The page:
Zach Montroy: Yeah you really see the adaptability coming to light there. We're even embodying collaboration there as well.
Jamie Nau: For sure. So I am going to through our email address out there real quick. So like I said at beginning of the podcast we got this email for a topic and we ran with it pretty quickly. We're always looking for topics, always looking for things to talk about. We appreciate that email and we'd love to get some more. So that email address is firstname.lastname@example.org. We'd love to hear from you to help us make our show better. So a couple of minutes left here. Adam, Zack, any other thoughts you have about our onboarding process that we haven't covered yet? Or any other thing our listeners should know?
Zach Montroy: I would say documented. We have really worked hard at that. I think that's really been helpful to make sure that we're not missing anything during the onboarding process. There's a great book, First 90 Days, by Michael Watkins. It was published by Harvard Business Review Press. Just a great book for onboarding leaders having new, especially if you're hiring leaders, having them even read that during their first three months. You know, there's a lot of great tools out there make sure that you're making use of them.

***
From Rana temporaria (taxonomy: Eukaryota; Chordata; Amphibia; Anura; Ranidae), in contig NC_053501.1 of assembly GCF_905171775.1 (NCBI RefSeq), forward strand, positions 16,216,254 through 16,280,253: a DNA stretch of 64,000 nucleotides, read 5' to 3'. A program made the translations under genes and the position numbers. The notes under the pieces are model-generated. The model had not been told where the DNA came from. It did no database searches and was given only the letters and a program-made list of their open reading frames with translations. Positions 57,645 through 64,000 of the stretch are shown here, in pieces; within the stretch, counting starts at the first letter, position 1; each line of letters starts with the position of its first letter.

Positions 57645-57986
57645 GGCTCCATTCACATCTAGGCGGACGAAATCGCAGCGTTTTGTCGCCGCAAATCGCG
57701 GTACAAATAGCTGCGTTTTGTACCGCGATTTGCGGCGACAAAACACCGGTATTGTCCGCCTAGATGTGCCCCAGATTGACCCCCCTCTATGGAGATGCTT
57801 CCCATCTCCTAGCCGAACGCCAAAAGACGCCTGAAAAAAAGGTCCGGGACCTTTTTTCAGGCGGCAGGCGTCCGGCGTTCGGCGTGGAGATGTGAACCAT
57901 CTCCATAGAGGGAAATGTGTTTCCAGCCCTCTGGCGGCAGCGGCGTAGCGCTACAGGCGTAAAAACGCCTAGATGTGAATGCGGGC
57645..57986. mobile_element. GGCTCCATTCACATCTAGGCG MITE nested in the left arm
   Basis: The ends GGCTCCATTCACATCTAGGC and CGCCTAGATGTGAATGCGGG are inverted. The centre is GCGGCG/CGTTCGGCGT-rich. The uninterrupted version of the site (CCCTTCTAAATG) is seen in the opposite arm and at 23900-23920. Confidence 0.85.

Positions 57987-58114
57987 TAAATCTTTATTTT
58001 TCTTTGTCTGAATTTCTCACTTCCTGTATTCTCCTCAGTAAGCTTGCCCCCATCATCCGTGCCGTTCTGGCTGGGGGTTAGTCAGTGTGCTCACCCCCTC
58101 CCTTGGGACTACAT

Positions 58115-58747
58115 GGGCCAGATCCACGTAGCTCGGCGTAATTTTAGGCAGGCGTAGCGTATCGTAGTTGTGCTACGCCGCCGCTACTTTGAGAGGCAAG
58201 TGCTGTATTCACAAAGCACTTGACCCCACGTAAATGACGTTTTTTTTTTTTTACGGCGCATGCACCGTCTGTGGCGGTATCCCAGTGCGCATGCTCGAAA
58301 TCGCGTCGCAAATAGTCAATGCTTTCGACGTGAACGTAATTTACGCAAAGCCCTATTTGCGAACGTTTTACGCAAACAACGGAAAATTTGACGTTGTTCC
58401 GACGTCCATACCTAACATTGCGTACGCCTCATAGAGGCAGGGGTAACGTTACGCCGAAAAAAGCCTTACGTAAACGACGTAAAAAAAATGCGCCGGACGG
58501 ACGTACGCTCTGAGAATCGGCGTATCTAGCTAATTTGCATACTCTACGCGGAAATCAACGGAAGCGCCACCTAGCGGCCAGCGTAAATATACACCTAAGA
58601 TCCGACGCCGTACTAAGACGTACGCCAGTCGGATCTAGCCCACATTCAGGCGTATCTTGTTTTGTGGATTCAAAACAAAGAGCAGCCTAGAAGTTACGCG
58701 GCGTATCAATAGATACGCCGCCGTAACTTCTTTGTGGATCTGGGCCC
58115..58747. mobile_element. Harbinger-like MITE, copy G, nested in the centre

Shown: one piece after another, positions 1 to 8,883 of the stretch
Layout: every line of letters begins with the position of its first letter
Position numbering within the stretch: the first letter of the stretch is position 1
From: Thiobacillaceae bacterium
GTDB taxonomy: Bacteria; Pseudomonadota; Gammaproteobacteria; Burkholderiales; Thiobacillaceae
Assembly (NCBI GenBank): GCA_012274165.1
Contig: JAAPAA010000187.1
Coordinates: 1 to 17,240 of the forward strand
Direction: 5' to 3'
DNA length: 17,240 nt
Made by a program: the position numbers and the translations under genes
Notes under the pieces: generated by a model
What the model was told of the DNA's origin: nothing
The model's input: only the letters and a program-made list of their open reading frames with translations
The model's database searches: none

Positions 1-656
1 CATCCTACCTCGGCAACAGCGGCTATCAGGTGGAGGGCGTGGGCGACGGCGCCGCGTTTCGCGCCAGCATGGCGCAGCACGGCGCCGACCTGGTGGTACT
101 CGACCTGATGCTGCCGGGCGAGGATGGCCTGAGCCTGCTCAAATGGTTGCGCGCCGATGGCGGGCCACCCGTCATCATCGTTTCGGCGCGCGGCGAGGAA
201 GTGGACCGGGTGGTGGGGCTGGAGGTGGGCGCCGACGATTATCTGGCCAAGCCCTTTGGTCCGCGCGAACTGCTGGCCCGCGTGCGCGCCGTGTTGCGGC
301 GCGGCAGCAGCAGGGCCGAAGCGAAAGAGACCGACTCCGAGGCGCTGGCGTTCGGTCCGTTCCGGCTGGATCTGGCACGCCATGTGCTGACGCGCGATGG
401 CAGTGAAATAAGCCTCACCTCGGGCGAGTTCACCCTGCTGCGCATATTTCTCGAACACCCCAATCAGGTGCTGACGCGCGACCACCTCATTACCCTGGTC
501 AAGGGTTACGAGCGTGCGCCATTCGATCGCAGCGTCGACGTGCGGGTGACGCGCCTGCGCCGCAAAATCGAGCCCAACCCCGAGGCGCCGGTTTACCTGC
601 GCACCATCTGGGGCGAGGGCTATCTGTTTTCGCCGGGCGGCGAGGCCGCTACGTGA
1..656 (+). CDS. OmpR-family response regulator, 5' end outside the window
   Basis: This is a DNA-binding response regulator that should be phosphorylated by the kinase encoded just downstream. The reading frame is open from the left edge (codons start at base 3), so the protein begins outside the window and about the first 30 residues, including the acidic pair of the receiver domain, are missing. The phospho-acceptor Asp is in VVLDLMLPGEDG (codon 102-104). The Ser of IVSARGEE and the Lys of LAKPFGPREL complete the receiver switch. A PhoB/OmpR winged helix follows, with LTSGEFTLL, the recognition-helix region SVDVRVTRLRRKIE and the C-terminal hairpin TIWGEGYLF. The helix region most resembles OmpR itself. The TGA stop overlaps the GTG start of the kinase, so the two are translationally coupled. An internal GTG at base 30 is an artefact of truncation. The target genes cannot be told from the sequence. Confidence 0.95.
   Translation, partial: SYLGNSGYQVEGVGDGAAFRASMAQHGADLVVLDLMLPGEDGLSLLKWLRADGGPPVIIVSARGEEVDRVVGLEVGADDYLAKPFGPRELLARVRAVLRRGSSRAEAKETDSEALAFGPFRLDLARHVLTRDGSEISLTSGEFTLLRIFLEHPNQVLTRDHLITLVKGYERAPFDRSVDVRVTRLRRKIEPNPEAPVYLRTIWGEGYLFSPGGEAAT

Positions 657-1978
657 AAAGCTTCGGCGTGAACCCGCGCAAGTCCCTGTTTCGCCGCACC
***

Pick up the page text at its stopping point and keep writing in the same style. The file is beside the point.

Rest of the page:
Jamie Nau: Great point.
Adam Hale: I would just say that you just can't overstate it. I guess this is mission critical to success. You know, those first 90 days, just like it is in working with you clients. Onboarding is so important. So just be deliberate. I probably overuse that word a little bit, but that was kind of the point with our calendar. Just being very deliberate about making sure that we do everything that we say we're going to do. And including the documentation on the back end, just to make sure that we give everybody, you know, all the tools and opportunity to succeed as much as possible. It's in our best interest and theirs.
Jamie Nau: Those are some great points. My final thought, Zach kind of reminded me of this, if there's a book or two that really embodies your culture, your company, or something that you kind of use as a founding principle, definitely throw that their way. You know, I was just talking with a new employee today and was recommending a book to her. I think that gives them an idea of what you're going for. You know say this is a book that we try to follow when it comes to our clients. You should definitely check this out, and make them read it, because again, in those first two to three weeks the majority of new people coming in are going to have time than they will later on when they start getting busy. So it's a good time to have them read those type of things. Alright, I appreciate you guys coming in again, and talking about this topic. Hopefully it has been helpful for all our listeners. Thanks guys.